Five organisations representing the UK hospitality sector have penned an open letter to the UK government calling for urgent action on rising energy prices.
The letter highlights the “rocketing energy prices” in the UK that are forecast to become “a matter of existential emergency” later this year.
In the hospitality sector, operators are facing average annual bill increases in the region of at least 300 per cent, meaning that many businesses and jobs in the sector are “at grave risk”.
The letter, which is signed by UK Hospitality, Night Time Industries Association, Music Venue Trust, The British Institute of Innkeeping and The British Beer and Pub Association, is calling on the government to outline a comprehensive support package for the sector.
You can read the open letter in full below.
Pubs, restaurants, music venues, nightclubs, hotels and wider hospitality have reached the point where the conditions for trading are so prohibitive that many venues are already reducing the hours they open their doors. Others are confronted with the threat of permanent closure. With chronic challenges in the supply chain, labour shortages, interest rates and inflation, rocketing energy prices have become a matter of existential emergency for businesses in our sector.
Hospitality operators face average annual bill increases in the region of at least 300 per cent, putting at risk businesses and jobs. It is also increasingly clear that a significant number of energy providers have withdrawn service provision from the Hospitality market altogether. The primary purpose of a free market for energy supply to businesses is to create competition, which leads to improved services, competitive rates, resilient suppliers, and the ability to invest in long term and sustainable solutions to energy demand. In the Hospitality sector, there is unequivocal evidence that this primary purpose is failing.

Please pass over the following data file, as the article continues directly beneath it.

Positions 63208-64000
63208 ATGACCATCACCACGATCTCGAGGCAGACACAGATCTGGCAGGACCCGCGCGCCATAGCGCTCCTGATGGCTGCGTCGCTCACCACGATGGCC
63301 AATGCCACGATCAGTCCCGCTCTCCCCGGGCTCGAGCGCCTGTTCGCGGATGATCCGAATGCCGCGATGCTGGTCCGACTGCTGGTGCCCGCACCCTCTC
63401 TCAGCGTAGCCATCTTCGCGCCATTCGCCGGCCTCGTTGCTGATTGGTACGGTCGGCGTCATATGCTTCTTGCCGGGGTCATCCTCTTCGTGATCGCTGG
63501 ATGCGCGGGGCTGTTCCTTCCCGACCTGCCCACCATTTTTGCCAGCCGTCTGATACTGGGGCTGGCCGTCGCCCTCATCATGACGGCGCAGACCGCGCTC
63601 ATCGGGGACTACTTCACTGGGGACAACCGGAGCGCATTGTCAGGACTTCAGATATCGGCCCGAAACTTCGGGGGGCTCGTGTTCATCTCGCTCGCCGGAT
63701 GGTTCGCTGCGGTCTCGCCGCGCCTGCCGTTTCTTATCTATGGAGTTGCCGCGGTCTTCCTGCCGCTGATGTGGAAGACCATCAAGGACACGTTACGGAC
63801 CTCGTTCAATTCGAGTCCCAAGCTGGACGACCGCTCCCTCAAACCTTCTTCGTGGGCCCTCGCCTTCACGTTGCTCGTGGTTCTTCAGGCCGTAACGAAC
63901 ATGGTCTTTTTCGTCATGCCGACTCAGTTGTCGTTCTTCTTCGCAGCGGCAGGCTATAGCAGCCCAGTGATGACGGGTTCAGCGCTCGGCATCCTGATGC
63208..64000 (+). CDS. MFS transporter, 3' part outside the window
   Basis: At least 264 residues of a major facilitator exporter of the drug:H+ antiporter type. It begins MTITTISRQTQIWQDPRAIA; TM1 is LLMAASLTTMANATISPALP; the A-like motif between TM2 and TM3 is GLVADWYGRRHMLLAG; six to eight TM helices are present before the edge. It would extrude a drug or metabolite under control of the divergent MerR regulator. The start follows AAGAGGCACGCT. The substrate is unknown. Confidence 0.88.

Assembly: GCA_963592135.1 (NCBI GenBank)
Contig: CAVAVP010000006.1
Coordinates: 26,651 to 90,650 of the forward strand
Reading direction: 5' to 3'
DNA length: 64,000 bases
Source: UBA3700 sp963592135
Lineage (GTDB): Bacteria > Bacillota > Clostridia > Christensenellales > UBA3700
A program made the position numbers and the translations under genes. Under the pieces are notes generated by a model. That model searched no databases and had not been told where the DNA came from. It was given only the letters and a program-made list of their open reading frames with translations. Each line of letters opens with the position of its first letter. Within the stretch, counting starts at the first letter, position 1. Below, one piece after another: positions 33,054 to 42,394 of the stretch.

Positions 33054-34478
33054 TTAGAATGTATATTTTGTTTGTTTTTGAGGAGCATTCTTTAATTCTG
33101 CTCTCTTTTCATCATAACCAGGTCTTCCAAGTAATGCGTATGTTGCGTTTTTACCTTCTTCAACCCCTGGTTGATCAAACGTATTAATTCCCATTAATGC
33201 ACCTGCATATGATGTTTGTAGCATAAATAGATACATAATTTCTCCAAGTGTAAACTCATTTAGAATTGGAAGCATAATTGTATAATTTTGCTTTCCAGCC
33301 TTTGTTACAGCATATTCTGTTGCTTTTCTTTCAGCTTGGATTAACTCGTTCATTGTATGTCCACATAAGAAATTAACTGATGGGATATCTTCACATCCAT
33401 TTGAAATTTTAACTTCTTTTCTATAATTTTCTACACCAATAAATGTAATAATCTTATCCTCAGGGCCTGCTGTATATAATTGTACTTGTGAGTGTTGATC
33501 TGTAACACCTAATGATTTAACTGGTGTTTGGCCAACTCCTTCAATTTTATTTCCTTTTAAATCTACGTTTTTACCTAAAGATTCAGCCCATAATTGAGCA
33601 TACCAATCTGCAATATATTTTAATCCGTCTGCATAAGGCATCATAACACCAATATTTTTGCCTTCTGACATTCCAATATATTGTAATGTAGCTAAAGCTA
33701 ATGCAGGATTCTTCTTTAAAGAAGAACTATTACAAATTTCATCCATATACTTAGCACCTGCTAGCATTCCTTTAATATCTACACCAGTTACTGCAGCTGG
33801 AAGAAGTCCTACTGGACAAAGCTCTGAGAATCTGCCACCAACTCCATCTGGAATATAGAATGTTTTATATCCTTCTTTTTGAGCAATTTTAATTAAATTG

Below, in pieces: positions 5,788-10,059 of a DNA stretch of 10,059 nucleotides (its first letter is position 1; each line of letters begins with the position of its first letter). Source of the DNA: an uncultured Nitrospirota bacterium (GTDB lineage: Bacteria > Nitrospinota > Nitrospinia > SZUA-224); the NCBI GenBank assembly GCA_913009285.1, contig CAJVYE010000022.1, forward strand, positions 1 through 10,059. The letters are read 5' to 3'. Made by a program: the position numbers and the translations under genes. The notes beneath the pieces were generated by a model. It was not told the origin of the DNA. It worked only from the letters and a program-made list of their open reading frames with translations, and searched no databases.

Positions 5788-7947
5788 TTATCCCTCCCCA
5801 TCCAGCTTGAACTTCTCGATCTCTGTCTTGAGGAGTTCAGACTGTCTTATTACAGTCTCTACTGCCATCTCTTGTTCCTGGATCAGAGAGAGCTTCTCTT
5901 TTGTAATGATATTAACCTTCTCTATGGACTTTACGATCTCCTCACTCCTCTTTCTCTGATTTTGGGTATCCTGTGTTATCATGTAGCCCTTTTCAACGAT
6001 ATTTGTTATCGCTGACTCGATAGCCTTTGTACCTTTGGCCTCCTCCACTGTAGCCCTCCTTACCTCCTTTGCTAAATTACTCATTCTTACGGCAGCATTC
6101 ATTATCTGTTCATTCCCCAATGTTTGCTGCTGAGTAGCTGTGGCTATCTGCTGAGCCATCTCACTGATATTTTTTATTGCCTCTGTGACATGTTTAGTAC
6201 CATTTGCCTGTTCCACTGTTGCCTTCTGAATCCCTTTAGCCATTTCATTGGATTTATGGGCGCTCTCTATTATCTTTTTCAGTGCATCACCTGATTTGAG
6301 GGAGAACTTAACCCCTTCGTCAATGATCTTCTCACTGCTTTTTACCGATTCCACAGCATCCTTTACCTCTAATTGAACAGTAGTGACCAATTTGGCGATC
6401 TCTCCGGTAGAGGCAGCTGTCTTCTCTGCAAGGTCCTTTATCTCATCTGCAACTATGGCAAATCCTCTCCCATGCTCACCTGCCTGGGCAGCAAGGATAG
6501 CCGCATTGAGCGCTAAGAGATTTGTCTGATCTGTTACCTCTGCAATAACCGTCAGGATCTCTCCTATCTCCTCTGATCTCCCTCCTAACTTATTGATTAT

On Friday, the Government saw fit to declare a drought, in the face of inarguable evidence that weather conditions had caused a threat to the nation. The energy crisis is no less of a threat and deserves similar attention. Not all businesses will be able to survive this onslaught, and those that can will be closely considering how they can keep their costs down just to stay afloat.
Hospitality provides 10 per cent of jobs and 5 per cent of GDP. It can be a powerful driver of economic recovery and growth for the nation, but it urgently needs a kick start. Business and consumer confidence is suffering, and we urgently need the Government and the leadership contenders to outline a support package for the sector.
We urge you not to allow the stasis of party politics to stifle the urgent delivery of action on energy.
Back in May the Music Venue Trust announced Music Venue Properties, an initiative which will involve purchasing the freehold of grassroots music venues across the UK.